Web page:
Would you like to cut your risk of stroke by half? Get a vitamin D level checked, and if you’re low, talk to your doctor about taking a supplement. Recent research shows that Caucasians who are deficient in vitamin D double their risk of stroke. Surprisingly, the same doesn’t hold true for African-Americans. A low vitamin D level doesn’t seem to affect their risk of having a stroke.
Deficiency in Vitamin D and Stroke: Race Matters
Vitamin D is the third most common cause of death in this country, and even when it doesn’t kill, a stroke can lead to permanent disability. The risk of stroke is higher among African-Americans, and researchers had hoped that correcting any deficiency in vitamin D would lower their risk as it does in Caucasians. According to recent research from Johns Hopkins, correcting vitamin D deficiency in blacks doesn’t seem to reduce their chances of having a stroke.
Why would correcting deficiency of vitamin D in African-Americans not affect their stroke risk as it does in whites? For some unknown reason, a low vitamin D level doesn’t have the same negative impact in blacks as it does in whites. Low vitamin D levels are associated with bone fractures in Caucasians, but blacks don’t have the same increased risk when they’re deficient in vitamin D.
It’s Still Important to Correct a Deficiency in Vitamin D
Black people are more likely to be vitamin D deficient because they absorb less of it from the sun due to the blocking effects of melanin – the pigment that gives skin its color. It takes more sun exposure for a dark-skinned person to absorb adequate quantities of vitamin D than a person with lighter skin.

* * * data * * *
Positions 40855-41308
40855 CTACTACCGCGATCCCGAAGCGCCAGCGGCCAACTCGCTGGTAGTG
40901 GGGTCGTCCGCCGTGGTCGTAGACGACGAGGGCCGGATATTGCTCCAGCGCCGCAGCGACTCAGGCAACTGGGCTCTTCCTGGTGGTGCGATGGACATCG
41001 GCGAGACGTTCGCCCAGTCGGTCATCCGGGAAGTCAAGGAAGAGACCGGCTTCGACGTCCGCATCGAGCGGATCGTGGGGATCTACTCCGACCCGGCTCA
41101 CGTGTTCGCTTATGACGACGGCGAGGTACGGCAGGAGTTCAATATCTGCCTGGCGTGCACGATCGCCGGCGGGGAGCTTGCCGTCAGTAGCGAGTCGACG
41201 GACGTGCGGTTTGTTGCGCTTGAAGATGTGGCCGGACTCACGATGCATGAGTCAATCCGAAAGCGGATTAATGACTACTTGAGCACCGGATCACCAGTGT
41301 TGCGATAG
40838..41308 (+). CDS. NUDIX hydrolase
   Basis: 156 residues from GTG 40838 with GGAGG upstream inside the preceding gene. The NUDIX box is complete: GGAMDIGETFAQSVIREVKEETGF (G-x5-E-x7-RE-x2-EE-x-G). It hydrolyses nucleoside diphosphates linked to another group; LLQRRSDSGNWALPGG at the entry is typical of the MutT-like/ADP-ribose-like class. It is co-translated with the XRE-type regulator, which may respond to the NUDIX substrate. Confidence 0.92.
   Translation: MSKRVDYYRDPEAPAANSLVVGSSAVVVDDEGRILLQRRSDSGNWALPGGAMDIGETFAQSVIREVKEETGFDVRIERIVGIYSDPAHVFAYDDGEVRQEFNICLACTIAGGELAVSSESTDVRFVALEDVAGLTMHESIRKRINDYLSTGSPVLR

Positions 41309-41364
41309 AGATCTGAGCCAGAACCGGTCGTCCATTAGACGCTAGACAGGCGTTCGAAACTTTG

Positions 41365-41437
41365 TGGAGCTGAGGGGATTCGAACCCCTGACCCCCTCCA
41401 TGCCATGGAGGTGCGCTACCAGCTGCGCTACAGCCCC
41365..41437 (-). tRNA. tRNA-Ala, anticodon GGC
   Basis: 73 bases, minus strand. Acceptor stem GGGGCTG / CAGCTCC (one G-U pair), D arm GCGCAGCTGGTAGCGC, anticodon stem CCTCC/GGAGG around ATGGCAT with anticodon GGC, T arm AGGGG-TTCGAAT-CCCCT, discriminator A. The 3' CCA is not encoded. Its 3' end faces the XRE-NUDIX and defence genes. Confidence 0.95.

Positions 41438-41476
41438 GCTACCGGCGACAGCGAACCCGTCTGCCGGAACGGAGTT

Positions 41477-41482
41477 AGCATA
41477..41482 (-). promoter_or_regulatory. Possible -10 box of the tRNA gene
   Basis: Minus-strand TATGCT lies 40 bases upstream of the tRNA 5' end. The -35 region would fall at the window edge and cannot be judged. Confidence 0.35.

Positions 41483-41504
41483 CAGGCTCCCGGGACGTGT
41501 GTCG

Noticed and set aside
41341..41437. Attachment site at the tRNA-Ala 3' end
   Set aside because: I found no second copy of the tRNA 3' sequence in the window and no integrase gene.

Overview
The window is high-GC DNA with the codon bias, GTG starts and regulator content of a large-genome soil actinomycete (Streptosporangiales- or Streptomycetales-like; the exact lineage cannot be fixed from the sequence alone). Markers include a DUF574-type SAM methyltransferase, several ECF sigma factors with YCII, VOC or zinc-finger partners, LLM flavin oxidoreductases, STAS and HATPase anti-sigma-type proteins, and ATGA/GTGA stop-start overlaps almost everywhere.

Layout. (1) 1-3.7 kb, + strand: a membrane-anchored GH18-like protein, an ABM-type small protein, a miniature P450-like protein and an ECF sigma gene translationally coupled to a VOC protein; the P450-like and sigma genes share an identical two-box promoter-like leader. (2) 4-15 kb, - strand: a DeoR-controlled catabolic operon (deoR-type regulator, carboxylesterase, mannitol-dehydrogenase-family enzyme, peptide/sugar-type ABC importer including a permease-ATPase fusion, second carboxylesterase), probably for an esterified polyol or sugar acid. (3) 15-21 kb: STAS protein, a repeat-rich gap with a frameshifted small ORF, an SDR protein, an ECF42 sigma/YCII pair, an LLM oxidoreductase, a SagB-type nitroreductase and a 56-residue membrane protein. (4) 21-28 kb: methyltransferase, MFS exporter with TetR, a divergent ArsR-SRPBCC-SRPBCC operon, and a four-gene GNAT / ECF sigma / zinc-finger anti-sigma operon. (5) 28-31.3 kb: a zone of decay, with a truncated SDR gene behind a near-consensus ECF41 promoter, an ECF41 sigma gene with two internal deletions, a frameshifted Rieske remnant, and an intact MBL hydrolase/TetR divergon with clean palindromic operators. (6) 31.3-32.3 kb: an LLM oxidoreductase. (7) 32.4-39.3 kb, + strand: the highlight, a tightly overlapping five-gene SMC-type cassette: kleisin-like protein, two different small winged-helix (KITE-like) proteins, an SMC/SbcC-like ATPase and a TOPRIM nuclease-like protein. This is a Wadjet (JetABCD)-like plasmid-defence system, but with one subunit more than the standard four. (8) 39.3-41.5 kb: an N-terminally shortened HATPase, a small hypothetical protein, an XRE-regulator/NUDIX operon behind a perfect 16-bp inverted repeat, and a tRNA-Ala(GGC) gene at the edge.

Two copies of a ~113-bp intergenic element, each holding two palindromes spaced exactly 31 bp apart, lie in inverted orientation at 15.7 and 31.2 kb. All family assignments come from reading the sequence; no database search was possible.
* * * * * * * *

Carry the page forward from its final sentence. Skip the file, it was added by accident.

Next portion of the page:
Having a deficiency in vitamin D may not increase the risk of stroke in African-Americans, but it still may increase the risk of other chronic diseases including heart disease, diabetes, multiple sclerosis and some cancers – as research suggests that it does in whites.
Vitamin D Deficiency and Stroke: The Bottom Line?
All Americans should have a vitamin D level checked and if it’s low talk to their doctor about correcting it. Low vitamin D levels can contribute to fatigue and low energy levels, and most people feel better once their levels are normal. Don’t underestimate the importance of the “sunshine vitamin”.
Medical News Today. “Lack of Vitamin D Ups Fatal Stroke Risk for Caucasians, Not for African-Americans”.